Cornell law professor Michael C. Dorf argues that the question Justice Clarence Thomas asked during oral argument in Flowers v. Mississippi potentially reflects a view inconsistent with one he and other conservative justices have strongly endorsed in the past. Dorf points out that Justice Thomas’s question, regarding the race of jurors struck by the defense counsel, suggests that discrimination against one group can cancel out discrimination against another, which is directly at odds with his expressed view that the Constitution forbids all government consideration of race.
Illinois law dean Vikram David Amar and professor Jason Mazzone continue their discussion of whether law reviews may take race and gender into account in selecting members and articles. In this second of a three-part series of columns, Amar and Mazzone analyze some of the key substantive arguments made by the plaintiff in the lawsuit.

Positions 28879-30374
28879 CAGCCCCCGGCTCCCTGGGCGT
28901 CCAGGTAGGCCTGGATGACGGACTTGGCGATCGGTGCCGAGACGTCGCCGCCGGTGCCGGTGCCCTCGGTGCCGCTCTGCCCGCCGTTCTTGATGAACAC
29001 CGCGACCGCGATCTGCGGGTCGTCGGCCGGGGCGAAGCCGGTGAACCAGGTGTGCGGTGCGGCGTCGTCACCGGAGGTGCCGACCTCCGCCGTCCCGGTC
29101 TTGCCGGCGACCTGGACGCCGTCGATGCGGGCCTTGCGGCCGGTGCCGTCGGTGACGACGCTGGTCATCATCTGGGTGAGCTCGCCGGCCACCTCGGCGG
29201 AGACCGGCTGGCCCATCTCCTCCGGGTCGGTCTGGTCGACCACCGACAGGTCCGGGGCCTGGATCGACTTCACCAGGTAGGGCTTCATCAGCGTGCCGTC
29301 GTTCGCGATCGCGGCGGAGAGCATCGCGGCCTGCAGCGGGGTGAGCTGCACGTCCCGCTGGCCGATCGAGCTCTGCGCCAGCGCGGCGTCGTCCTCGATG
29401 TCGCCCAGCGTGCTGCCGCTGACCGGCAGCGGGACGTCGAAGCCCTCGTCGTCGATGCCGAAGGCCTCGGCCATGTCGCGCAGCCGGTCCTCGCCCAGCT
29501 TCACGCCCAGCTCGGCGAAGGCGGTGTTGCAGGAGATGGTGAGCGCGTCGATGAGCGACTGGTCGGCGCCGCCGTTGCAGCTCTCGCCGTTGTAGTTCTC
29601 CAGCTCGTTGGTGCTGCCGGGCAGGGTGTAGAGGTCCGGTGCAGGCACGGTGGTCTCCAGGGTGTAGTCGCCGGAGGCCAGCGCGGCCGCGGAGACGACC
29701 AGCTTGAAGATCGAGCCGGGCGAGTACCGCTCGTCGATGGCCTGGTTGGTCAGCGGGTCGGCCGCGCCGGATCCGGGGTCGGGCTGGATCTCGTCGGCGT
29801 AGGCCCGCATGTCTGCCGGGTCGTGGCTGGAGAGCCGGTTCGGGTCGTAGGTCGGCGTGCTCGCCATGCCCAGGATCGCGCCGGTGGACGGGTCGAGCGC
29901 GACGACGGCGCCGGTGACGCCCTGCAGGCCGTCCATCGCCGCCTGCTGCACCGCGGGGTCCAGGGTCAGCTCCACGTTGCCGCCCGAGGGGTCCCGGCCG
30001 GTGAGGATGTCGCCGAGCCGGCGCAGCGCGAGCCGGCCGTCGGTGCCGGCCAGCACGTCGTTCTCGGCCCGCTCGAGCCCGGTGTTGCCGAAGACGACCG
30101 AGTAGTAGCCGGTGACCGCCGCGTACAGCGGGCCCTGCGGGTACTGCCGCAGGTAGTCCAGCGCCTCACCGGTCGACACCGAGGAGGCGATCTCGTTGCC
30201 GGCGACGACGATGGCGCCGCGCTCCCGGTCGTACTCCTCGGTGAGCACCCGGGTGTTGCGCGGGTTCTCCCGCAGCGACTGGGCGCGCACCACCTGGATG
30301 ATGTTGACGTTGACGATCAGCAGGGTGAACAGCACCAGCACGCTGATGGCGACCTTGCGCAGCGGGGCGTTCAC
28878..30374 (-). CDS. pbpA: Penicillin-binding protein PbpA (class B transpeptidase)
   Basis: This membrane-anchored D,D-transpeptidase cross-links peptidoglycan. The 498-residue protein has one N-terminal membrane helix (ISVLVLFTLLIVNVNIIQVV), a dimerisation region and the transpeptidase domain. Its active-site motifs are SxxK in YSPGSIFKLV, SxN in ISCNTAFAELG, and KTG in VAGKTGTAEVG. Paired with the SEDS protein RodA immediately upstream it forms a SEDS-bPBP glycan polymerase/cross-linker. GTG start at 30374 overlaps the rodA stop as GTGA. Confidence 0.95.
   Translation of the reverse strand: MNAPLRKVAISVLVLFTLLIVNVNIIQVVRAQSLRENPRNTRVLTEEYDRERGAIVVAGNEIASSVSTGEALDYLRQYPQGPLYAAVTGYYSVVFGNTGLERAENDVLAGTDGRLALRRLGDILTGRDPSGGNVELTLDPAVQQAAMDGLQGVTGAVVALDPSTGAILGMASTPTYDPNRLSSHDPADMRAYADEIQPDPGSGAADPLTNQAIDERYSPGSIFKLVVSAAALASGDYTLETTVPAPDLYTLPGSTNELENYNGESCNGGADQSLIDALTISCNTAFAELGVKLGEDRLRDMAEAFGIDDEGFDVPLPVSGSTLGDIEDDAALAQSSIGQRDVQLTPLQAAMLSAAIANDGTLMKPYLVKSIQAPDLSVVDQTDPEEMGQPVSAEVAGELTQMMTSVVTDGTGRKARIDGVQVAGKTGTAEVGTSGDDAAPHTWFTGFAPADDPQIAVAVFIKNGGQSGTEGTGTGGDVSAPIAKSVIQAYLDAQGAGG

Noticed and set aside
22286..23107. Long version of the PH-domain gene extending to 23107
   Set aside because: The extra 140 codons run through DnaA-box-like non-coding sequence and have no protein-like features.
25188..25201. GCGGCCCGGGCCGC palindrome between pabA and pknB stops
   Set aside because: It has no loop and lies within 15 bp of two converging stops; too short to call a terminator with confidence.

Cornell University law professor Sherry F. Colb comments on a recent decision in which the U.S. Supreme Court held that a juror’s use of racial stereotypes to vote for conviction may be used to invalidate the verdict, despite evidentiary rules that otherwise prohibit the use of juror testimony to challenge a verdict. Colb argues that the Supreme Court should have either extended the Sixth Amendment exception to cover other types of juror misconduct, or repealed the rule that prohibits the use of post-verdict juror testimony to impeach a verdict.
Cornell University law professor Sherry F. Colb considers the arguments on both sides of a difficult question currently before the Supreme Court—whether a defendant is entitled to use juror testimony to impeach a verdict based on racial bias, notwithstanding a contrary rule of evidence. Colb describes the facts leading up to the case and discusses the jurisprudence that will most likely affect the justices’ ultimate decision.